In this period there has continued the practice of the use of lawsuits against journalists and news media as a means of harassment and to generate self-censorship.
There remains in effect Article 195 of the Penal Code categorizing libel and slander when committed through news media, and although it has remained non-punishable when it is a matter of the "alleged victim" being an official with national authority and jurisdiction, it remains in force for individuals, the rest of officials and former officials. In addition to the decriminalization of these offenses press organizations declare that there should be established limits to the number of civil lawsuits.
In a positive aspect and following a Televisión Nacional TVN lawsuit the Supreme Court declared unconstitutional the closed season for publication of opinion polls during the electoral process, which prohibited news media from disseminating them during 20 calendar days before the elections. The ruling dates from December 2018 and was not until February, two months before the elections, that it was made public. The Electoral Tribunal reduced the closed season to 48 hours prior to the elections.
On January 2, when the president was due to give his report before the Legislature, the grounds of the National Assembly were surrounded by hurricane-proof netting, preventing the entry of journalists and media.
In January journalist Ligia Arreaga was arrested and held for 24 hours at the orders of Judge Ulzana Valdez Jurado, during an attempt to give coverage to an event in Chiriquí province. On refusing to hand over her photographic equipment she was handcuffed.
On March 17 in the Capira community journalist Mauricio Valenzuela of the online platform Claramente was physically attacked and some of his equipment was destroyed during coverage of an electoral event.
Remembering that we are in the middle of an electoral process, the independent movement MOVIN placed several fences, promoting non-reelection. The Electoral Tribunal considered that these actions violated the electoral rules and removed the fences, thus giving rise to a controversy over freedom of expression.
There continues pending debate in the National Assembly on bill No. 665 "On Protection of Personal Information" that includes measures to prevent cyber crime. The Panamanian Institute of Law and New Technologies (Ipandetec) urged the authorities to not approve regulations that would put at risk human rights and freedoms.
There has not advanced discussion of the bill for a Law on Cyber Crime proposed by the Public Ministry, in which there were noted several rules that would affect the practice of journalism and the free use of sources.
There has continued the use of legal proceedings against journalists and media as a means of harassment and search for creating self-censorship, specially on the part of former president Ricardo Martinelli, who is under arrest and subject to legal actions in which he is accused of unlawful monitoring during his time in government.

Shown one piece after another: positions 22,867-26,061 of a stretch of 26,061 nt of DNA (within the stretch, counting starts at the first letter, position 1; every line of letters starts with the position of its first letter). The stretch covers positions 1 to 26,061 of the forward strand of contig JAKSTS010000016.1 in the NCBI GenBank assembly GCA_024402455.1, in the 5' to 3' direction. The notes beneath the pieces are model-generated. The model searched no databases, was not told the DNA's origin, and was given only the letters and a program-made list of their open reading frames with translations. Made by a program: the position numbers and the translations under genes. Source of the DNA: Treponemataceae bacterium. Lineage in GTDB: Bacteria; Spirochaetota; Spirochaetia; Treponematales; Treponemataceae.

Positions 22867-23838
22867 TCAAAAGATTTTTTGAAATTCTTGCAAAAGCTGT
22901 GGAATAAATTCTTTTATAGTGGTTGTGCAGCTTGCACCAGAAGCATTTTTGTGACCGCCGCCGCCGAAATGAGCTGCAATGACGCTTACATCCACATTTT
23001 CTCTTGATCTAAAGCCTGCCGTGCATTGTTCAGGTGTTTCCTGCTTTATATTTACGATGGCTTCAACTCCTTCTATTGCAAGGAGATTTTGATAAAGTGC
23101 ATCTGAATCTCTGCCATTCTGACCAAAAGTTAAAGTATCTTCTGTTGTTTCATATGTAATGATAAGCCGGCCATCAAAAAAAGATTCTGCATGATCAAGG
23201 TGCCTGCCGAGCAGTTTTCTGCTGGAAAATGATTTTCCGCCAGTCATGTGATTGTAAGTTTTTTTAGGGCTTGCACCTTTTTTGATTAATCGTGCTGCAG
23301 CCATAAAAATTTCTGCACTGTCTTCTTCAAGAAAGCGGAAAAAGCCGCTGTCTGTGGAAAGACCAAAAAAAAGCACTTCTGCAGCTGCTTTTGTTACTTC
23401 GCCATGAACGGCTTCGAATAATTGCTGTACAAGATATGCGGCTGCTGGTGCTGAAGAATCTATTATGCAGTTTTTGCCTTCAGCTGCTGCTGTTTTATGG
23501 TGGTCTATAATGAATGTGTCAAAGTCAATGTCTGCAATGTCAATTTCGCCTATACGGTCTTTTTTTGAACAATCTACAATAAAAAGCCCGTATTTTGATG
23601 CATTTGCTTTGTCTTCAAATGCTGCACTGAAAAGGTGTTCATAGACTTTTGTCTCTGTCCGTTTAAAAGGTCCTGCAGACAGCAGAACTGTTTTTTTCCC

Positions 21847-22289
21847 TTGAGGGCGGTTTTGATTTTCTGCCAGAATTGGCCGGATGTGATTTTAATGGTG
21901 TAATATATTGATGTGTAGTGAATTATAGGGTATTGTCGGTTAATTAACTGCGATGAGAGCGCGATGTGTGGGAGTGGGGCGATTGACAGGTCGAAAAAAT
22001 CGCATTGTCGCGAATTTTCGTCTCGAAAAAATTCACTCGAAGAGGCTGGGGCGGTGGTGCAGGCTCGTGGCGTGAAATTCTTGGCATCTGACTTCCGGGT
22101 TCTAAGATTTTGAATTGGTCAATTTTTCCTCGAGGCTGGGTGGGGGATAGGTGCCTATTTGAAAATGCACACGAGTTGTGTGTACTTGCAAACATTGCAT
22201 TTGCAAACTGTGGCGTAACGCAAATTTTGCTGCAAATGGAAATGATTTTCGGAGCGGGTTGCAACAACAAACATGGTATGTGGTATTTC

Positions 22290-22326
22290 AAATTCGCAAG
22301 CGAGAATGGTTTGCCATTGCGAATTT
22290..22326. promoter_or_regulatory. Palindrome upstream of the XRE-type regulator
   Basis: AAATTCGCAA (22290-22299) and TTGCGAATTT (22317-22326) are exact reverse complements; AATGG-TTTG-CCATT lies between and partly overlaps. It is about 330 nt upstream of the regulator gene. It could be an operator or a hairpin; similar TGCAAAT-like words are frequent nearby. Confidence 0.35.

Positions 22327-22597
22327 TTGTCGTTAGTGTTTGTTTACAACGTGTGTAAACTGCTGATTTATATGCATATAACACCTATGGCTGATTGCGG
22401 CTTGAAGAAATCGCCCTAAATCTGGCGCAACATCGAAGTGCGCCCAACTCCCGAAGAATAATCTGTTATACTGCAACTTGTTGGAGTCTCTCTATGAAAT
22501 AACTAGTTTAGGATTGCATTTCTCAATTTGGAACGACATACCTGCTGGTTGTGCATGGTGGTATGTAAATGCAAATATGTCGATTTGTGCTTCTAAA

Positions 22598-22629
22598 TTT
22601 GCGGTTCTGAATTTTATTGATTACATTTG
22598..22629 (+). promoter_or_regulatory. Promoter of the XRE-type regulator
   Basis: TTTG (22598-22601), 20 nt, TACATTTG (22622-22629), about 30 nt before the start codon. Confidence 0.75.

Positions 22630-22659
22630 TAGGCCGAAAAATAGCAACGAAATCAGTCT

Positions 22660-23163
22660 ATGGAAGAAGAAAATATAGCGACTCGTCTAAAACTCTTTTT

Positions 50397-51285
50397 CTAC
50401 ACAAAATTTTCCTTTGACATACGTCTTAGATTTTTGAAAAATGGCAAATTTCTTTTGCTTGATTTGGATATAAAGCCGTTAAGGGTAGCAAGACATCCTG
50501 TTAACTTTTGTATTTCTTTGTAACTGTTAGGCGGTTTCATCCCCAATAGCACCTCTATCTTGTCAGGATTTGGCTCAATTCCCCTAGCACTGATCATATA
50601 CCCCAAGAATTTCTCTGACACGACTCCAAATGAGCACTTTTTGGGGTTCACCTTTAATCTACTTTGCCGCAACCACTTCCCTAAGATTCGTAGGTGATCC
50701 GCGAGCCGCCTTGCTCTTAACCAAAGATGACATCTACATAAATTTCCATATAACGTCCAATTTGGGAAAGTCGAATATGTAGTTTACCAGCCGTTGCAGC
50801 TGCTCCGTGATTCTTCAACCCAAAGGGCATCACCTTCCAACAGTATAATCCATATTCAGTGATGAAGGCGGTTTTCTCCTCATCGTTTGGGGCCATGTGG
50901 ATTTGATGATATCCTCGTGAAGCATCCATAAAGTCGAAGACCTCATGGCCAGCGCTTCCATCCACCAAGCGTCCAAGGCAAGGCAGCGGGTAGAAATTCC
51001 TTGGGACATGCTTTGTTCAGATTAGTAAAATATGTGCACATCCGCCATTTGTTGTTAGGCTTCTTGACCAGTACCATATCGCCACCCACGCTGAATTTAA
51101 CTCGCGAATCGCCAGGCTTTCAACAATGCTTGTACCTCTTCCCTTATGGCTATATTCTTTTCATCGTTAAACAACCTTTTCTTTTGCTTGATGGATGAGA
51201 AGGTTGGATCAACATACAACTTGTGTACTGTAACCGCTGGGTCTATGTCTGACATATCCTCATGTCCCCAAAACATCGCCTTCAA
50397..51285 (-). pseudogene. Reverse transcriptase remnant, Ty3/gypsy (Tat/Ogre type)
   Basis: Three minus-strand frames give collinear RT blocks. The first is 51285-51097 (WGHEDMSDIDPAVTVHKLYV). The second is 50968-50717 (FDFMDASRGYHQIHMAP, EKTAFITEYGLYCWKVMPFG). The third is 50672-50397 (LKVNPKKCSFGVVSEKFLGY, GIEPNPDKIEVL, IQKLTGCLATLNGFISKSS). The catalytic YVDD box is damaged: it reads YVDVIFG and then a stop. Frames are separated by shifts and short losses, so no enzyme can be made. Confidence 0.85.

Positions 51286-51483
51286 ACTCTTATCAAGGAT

In representation of the former president lawyers Alma Cortés and Alejandro Pérez have filed legal complaints about notes, editorials and op-ed articles. Recently they filed lawsuits against the authors of two op-ed articles published in El Siglo and La Estrella de Panamá, one by citizen Mariano Mena and the other by journalist Alberto Velásquez. The lawsuits have not been ascribed to the columnists, but there have been included the directors and all the editors of both newspapers. One of the lawsuits seeks to claim the sum of $20 million. However, on March 29, Martinelli's lawyers have submitted a waiver in relation to the editors and managers.
There continues pending the trial of journalists Mariela Ledezma and Annette Planells, charged by Martinelli. The amount claimed for alleged moral harm amounts to $2 million.
La Prensa and Mi Diario, both Corprensa property, are continuing to face 13 civil lawsuits, 11 criminal ones, in the family court and one in the electoral court, calling for $60.1 million. During the last year there was ordered the provisional archiving of criminal proceedings and of 26 criminal lawsuits filed by members of the Cambio Democrático party.
The Public Ministry continues holding investigations titled "New Business" based on information sent by the House of Deputies, inquiries that have to do with the form of acquisition of the EPASA group by its current owners. EPASA considers that these investigations seek to intimidate the newspapers Panamá-América and Crítica, due to the information related to cases of corruption that they have published. The investigations have been going on for more than a year and a half – they were announced in June 2017 – but the results are unknown, which affects the normal functioning of the media.
There continues pending in the Latin American Parliament (Parlatino), headquartered in Panama, a bill submitted by Ecuadorean Congressman Octavio Villacreces that seeks to enact a Communications Framework Law for the country members of the Parlatino "on the right to free access to communication" and to establish mechanisms of control on the part of the government in order "to monitor, warn and promote" concerning news media contents.